In Situ Conservation of Landraces in Centers of Crop Diversity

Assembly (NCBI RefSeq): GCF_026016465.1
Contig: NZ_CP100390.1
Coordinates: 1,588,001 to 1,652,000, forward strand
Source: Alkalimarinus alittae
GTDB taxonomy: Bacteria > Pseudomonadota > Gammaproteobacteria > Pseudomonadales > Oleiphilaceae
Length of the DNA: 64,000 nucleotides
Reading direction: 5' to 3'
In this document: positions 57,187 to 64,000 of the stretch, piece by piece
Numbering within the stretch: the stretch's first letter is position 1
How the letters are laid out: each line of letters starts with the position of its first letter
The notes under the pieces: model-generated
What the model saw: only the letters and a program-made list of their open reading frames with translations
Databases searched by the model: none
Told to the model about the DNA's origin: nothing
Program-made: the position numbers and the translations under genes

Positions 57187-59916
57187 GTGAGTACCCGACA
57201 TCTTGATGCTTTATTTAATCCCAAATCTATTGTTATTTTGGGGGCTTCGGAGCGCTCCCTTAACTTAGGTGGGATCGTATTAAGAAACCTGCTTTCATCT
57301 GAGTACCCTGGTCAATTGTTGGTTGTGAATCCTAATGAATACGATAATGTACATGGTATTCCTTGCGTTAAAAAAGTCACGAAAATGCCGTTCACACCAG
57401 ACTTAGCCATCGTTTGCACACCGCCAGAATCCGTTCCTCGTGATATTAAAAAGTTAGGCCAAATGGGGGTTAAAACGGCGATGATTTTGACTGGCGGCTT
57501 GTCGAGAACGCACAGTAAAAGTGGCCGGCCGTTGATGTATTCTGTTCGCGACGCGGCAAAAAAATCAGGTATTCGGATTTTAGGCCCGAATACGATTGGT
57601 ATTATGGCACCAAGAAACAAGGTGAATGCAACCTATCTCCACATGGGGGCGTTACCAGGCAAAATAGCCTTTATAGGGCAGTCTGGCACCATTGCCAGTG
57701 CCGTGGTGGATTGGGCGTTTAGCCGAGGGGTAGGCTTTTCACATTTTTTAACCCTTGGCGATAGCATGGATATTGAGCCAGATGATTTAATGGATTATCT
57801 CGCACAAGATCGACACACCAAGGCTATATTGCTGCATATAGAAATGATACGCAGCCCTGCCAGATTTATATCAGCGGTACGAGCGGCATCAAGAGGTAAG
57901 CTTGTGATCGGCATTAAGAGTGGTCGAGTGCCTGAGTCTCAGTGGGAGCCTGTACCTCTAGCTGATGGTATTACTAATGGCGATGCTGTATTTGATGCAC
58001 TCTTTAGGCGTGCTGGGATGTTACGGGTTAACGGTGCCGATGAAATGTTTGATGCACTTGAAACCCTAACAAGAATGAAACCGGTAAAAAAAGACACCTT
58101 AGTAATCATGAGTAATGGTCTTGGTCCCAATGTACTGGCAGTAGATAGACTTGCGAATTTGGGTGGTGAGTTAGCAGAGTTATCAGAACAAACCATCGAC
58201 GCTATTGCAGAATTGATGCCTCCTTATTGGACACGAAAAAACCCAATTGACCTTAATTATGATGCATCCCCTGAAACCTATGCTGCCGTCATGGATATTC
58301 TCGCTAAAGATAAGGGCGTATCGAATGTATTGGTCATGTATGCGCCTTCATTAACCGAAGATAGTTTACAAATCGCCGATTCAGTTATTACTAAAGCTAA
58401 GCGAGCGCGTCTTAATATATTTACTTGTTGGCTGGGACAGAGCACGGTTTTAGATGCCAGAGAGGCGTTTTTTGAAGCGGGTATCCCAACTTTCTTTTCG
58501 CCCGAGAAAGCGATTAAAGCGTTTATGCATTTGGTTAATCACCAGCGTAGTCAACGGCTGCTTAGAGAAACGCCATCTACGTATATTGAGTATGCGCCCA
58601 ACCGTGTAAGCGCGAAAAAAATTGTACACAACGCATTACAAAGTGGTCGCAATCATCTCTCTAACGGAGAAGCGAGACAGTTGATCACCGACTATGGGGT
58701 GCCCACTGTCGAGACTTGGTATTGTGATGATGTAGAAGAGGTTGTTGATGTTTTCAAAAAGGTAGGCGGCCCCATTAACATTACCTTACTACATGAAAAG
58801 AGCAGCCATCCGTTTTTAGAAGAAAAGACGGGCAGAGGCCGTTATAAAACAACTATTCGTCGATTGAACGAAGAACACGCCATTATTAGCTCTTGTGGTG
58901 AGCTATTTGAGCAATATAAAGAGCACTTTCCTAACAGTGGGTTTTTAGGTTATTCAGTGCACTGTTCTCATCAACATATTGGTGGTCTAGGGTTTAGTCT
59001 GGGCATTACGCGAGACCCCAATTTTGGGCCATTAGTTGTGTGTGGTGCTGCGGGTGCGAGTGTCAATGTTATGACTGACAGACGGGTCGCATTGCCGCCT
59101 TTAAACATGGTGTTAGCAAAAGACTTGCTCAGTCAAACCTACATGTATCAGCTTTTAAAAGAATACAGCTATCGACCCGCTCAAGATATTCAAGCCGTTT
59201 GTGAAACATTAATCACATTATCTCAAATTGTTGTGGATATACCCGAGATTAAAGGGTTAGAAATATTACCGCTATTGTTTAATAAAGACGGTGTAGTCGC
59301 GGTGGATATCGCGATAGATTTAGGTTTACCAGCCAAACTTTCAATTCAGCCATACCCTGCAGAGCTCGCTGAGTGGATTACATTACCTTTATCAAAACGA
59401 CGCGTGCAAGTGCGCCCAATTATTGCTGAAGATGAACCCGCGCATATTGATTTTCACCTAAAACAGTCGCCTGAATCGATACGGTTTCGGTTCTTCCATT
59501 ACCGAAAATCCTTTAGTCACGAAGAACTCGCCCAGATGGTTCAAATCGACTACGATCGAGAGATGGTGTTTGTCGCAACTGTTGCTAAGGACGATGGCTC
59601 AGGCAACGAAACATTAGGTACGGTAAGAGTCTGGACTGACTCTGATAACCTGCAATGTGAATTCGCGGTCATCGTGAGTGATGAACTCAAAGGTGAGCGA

The importance of crop germplasm found in landraces is well established, and a comprehensive international program exists to conserve this resource ex situ in gene banks and botanical gardens. Landraces are still cultivated in regions of crop domestication and diversity. In situ maintenance has been neglected by genetic resource conservation programs in part because of misconceptions about farming systems that produce landraces. This paper presents three cases of on-going maintenance of landraces by farmers who have also adopted high-input technology, including high yielding crop cultivars. These cases are potatoes (Solanum spp.) in the Andes of Peru, maize (Zea mays L.) in southern Mexico, and wheat (Triticum spp.) in western Turkey. These cases suggest that on-farm conservation of landraces can be decoupled from traditional farming practices. Factors that promote in situ conservation are the fragmentation of land holdings, marginal agricultural conditions associated with hill lands and heterogeneous soils, economic isolation, and cultural values and preference for diversity. Landraces are likely to persist in patches and islands of farming systems in regions of crop domestication and diversity, and these patches provide potential sites for conservation programs. In situ conservation may be a valuable complement to ex situ methods because it can preserve the biological and social processes of crop evolution. Research is needed on the biogeography and conservation biology of remaining landrace populations in order to plan in situ conservation.
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